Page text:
Paul Feiler (b. 1918)
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Paul Feiler (b. 1918)

Priest's Cove, Cornwall

Paul Feiler (b. 1918)
Priest's Cove, Cornwall
signed and dated 'FEILER 52' (lower left), signed again and inscribed 'PAUL FEILER/PRIEST'S COVE CORNWALL' (on the reverse)
oil on board
26¾ x 40½ in. (68 x 102.9 cm.)
Purchased at the 1953 exhibition by the present owner's mother, and by descent.
London, Redfern Gallery, Adrian Ryan, Paul Feiler, Frederick Gore, Hilde Stieler, January - February 1953, no. 78.
Special notice
No VAT will be charged on the hammer price, but VAT at 15% will be added to the buyer's premium which is invoiced on a VAT inclusive basis. Artist's Resale Right ("Droit de Suite"). Artist's Resale Right Regulations 2006 apply to this lot, the buyer agrees to pay us an amount equal to the resale royalty provided for in those Regulations, and we undertake to the buyer to pay such amount to the artist's collection agent.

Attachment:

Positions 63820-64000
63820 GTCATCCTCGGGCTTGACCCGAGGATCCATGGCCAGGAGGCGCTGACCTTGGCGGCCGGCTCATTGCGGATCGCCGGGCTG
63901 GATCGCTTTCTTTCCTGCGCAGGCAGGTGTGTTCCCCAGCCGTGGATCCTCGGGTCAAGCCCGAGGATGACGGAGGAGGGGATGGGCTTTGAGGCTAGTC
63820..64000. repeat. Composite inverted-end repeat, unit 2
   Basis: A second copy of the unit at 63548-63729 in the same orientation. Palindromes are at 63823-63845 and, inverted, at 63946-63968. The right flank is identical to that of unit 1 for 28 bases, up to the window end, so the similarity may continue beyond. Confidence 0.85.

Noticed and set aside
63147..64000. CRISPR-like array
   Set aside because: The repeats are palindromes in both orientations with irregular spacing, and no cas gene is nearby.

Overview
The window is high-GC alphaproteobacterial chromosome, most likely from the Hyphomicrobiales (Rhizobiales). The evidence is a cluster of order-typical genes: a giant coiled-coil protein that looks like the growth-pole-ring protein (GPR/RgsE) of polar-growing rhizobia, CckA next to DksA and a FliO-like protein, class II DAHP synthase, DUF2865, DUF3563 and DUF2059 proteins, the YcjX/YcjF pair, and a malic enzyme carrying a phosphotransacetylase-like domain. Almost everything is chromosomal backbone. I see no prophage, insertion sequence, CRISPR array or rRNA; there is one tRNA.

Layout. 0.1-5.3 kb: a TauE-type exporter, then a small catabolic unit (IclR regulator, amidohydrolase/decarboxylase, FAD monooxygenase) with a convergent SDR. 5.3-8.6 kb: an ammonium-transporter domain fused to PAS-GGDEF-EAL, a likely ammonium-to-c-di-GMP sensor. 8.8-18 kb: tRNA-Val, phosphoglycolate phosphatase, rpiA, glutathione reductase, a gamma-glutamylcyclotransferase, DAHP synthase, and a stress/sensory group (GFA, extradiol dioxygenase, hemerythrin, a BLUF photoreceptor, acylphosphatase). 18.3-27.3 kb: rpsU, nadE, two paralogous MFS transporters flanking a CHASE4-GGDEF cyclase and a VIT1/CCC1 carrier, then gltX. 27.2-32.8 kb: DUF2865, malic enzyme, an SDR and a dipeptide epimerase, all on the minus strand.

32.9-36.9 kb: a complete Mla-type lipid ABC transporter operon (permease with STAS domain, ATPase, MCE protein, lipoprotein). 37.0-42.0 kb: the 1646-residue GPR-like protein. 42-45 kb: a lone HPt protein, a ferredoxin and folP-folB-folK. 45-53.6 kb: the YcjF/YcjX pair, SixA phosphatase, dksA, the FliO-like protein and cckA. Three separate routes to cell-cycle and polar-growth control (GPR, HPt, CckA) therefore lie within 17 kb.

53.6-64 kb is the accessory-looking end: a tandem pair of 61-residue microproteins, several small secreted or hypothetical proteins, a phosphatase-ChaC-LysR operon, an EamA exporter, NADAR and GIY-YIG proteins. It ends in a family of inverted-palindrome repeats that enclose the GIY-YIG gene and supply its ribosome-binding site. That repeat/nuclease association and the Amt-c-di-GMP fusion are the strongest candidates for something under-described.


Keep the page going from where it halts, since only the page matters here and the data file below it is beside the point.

Lot Essay

Feiler's first exhibition at the Redfern Gallery in 1953, which included the present work, was a sell-out. The proceeds of the show enabled the artist to acquire the disused chapel at Kerris, near Paul, where he still lives with his wife, the painter Catharine Armitage.

His work has consistently been concerned with structure and space and the challenge of rendering his environment in pictorial terms. From his upbringing in Germany and childhood holidays in the Alps to the light and landscape of Cornwall, it is his surroundings which continue to inspire and motivate his work.

Feiler studied at the Slade School of Art where his fellow students included the painters Patrick Heron, Adrian Heath and Bryan Wynter and the sculptor Kenneth Armitage. On arrival in Cornwall in the early 1950s his work was associated with the post-war Modernists in St Ives. His paintings from this decade were influenced by Abstract Expressionism but it was an abstraction drawn on external, natural sources and the paintings themselves are studies in dichotomy - light and shadow, space and solid forms, geometric shapes against organic forms.

The surface of the paint itself becomes part of this duality; applied in layers with a palette knife in broad, thick impastoed blocks which emphasise the rich tonal palette of creams and whites, slate greys and sky blues, all somehow particularly redolent of Cornwall, yet spiced with brilliant flashes of orange and green.

Priest's Cove is located on Cape Cornwall, one of the most westerly parts of Cornwall, the tiny fishing cove dominated by the bulking cliffs of the Cape.

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